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Dos and Don’ts When Using GRE Scores

Categories: Tips and Tricks |

In order to protect test takers and help them as they continue their education, the GRE Board has set policies and guidelines in how to use (or not use) the GRE scores. The appropriate use, as defined by GRE Board, of these test scores is for admission to graduate or business school, selection of fellowship awardees, and guidance for graduate study.

Understanding the basic use of the scores, here are some recommended guidelines to ensure fairness and confidentiality:

Do Use Multiple Criteria In Admission Processes

The GRE score alone shouldn’t determine whether a student gets into the graduate program.  Institutions weighing applicants should look at all possible criteria including undergraduate grade point average and recommendation letters.  The same diverse portfolio should be considered when awarding any fellowship grants.

Do Only Accept Official GRE Scores

In order for the scores to be ‘official’ they must go directly from the ETS to the institution or organization awarding the fellowship grant.  Any other means of obtaining the GRE scores (for instance, directly from applicant or other source) are void and should not be considered in the decision process.

Do Maintain Confidentiality At All Times

The ETS will only send official scores to select locations (an official learning institution or fellowship-granting organization) in order to keep the individual’s information secure.  That same confidentiality is expected from the institution or organization to which scores are sent.  A student’s GRE scores should not be used or sent outside of the institution for any reason and should be maintained on a need-to-know basis.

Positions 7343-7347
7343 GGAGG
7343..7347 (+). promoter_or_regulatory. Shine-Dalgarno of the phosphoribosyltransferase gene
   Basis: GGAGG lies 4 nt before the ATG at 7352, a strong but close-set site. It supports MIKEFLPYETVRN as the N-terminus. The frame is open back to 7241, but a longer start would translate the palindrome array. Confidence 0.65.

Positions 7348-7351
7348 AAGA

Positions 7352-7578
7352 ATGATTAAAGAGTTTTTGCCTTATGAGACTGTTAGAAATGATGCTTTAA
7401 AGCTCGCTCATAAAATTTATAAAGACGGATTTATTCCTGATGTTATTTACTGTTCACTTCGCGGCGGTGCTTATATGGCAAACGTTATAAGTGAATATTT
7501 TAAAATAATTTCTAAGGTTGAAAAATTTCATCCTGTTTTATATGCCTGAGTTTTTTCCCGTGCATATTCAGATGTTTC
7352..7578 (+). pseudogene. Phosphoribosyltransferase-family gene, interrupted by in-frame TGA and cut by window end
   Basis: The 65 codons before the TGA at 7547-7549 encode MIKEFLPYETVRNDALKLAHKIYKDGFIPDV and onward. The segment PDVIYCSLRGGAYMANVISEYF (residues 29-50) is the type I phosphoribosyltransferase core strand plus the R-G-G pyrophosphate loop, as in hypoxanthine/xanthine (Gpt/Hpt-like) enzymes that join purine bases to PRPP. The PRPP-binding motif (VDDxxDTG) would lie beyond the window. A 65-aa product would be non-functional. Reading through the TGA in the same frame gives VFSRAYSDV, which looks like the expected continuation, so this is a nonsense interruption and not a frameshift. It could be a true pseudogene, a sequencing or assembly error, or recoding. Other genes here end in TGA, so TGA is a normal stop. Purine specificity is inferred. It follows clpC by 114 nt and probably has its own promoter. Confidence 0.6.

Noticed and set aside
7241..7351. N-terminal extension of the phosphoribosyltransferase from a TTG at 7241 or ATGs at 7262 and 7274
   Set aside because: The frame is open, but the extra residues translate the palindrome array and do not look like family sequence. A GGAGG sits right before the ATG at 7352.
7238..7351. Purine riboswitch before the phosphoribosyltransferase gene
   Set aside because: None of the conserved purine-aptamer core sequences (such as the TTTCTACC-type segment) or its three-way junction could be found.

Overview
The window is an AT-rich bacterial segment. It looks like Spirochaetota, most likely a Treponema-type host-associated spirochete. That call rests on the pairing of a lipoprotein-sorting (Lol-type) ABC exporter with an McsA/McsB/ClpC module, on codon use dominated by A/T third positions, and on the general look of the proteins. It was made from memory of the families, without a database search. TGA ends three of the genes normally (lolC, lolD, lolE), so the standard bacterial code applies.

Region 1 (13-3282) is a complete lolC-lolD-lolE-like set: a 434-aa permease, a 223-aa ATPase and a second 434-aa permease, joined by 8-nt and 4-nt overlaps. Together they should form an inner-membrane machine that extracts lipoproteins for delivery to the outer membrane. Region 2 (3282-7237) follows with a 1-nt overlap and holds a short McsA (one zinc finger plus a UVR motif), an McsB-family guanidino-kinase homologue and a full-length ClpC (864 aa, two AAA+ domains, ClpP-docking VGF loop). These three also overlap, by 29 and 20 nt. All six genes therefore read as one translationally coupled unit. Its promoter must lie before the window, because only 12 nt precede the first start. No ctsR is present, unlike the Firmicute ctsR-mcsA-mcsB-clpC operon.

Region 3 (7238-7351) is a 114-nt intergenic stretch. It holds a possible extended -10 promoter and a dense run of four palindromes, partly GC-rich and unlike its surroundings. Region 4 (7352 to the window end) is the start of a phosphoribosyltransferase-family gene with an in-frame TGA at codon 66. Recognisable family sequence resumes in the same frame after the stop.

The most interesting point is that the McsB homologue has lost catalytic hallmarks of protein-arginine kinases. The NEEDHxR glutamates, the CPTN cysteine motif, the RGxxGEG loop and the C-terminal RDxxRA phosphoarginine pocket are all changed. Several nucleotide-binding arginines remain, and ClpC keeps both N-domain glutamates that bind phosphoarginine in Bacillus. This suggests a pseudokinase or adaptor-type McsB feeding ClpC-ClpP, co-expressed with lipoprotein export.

Do Use Percentile Ranks to Compare

The GRE test scores contain the test-takers percentile rank based on the previous three-year period of test-takers.  This percentile rank is a dependable way to compare applicants and candidates when they are based on the same reference population.

Don’t Compare Candidates On Inaccurate Measurements

When comparing candidates, there are a few areas to avoid as they are unfair or inaccurate ways to measure differences.  Small differences in GRE scores can fall into what the GRE Board classifies as the standard error of measurement and therefore should not be considered when comparing two closely qualified applicants.  Different test subjects should also never be compared since a high score in one subject isn’t comparable to a high score in a different subject.

Do Understand GRE Policies

While the guidelines above are recommendations for fair use, the GRE Board does have some policies that must be followed and both applicants and receiving organizations should understand those policies in order to maintain a proper GRE program.

Some of these include: only undergraduate and graduate institutions and fellowship organizations can use the scores. (exceptions to policy can be made); strictly confidential, need to know only; tests are part of reportable history for five years after the test date;

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